7. DPRK on Six-Party Talks
Reuters (“N. KOREA SHRUGS OFF SHIP, CALL FOR NUCLEAR TALKS”, Seoul, 2010/07/10) reported that the DPRK said on Saturday it was willing to return to nuclear disarmament talks. “The DPRK will make consistent efforts for the conclusion of a peace treaty and the denuclearization through the six-party talks conducted on equal footing,” a DPRK Foreign Ministry spokesman said in comments carried by the Korean Central News Agency. “We take note of the … statement saying that ‘the Security Council encourages the settlement of outstanding issues on the Korean Peninsula by peaceful means to resume direct dialogue and negotiation through appropriate channels’,” it added.
8. PRC on Six-Party Talks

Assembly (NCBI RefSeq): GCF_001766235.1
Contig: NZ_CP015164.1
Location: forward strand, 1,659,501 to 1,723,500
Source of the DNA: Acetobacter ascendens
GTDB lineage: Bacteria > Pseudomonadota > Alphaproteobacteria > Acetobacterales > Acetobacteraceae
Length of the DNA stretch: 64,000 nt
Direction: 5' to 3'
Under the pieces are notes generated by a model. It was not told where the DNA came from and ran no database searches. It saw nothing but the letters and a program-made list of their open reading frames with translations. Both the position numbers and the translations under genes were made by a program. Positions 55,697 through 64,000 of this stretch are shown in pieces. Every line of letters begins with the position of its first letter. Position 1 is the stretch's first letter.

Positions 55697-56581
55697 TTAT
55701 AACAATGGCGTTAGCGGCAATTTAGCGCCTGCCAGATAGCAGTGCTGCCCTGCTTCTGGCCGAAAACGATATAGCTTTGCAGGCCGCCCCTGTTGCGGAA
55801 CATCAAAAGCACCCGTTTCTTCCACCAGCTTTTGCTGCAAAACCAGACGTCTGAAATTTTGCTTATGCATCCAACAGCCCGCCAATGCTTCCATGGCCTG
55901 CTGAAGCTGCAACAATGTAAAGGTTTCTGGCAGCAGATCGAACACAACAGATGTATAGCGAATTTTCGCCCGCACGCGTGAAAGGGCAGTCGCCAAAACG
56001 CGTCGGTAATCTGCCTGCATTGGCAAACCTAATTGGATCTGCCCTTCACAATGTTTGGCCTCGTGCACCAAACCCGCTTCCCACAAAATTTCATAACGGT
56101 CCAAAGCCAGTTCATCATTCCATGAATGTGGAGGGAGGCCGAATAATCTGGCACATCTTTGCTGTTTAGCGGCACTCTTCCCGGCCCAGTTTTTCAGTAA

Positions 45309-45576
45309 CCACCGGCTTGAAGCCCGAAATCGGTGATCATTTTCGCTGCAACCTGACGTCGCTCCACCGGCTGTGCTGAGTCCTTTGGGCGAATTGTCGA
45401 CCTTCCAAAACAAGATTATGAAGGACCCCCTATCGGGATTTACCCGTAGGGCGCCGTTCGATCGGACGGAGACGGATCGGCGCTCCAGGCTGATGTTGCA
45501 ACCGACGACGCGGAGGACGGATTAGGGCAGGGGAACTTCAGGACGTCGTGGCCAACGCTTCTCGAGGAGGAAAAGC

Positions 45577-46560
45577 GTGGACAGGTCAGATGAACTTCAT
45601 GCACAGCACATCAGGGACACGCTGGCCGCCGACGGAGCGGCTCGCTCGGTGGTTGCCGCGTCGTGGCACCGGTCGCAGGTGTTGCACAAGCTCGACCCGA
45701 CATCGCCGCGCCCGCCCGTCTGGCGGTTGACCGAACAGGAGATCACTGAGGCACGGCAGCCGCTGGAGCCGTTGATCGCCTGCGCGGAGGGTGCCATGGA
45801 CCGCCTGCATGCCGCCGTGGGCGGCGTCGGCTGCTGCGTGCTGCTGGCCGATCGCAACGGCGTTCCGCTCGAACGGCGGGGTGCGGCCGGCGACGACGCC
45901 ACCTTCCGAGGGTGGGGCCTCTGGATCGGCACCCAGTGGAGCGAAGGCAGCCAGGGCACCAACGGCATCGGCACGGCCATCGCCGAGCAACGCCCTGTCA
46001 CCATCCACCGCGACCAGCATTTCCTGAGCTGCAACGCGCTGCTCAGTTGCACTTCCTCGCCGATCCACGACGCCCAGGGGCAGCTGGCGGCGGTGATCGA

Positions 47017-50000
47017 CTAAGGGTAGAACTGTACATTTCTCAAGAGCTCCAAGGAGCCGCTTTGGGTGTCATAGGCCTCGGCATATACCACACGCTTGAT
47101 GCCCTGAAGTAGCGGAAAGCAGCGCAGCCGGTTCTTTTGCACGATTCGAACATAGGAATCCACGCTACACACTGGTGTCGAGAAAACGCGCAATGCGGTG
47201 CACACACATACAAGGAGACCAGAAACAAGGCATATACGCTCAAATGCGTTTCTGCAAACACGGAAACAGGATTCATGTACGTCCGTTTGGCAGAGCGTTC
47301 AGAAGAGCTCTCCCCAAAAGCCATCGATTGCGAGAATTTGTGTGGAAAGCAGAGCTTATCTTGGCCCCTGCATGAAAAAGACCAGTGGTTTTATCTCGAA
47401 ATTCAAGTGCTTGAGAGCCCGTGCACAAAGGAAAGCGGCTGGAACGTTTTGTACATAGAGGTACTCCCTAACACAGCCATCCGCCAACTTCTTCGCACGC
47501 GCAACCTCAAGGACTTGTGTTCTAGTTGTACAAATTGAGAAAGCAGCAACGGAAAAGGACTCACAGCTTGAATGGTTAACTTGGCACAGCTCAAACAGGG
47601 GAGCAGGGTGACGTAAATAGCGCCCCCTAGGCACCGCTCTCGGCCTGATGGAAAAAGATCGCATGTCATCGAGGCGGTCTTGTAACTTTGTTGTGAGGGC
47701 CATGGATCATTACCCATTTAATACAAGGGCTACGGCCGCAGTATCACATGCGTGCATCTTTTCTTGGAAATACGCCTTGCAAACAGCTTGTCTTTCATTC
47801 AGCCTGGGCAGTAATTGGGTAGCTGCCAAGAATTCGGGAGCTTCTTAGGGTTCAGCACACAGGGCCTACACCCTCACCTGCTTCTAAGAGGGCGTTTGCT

Chosun Ilbo (“CHINA CALLS FOR NUCLEAR TALKS WITH N.KOREA”, Seoul, 2010/07/12) reported that the PRC on Friday called for an early resumption of nuclear talks with the DPRK. “We hope the involved parties continue to maintain calm and restraint, and take this opportunity to flip over the page of the Cheonan incident as soon as possible. We call for an early resumption of the six-party talks,” PRC Foreign Ministry spokesman Qin Gang said. PRC UN ambassador Li Baodong urged all parties to “take the opportunity to turn the page on the Cheonan incident as soon as possible” and resume the six-party talks. “China has made many-sided efforts to resume the six-party talks through Premier Wen Jiabao’s visit to Pyongyang last year and North Korean leader Kim Jong-il’s visit to Beijing this year,” a diplomatic source in Beijing said. “It apparently wants to get out of the situation caused by the Cheonan sinking as soon as possible and see a resumption of the talks where it can exercise the initiative as an honest broker.”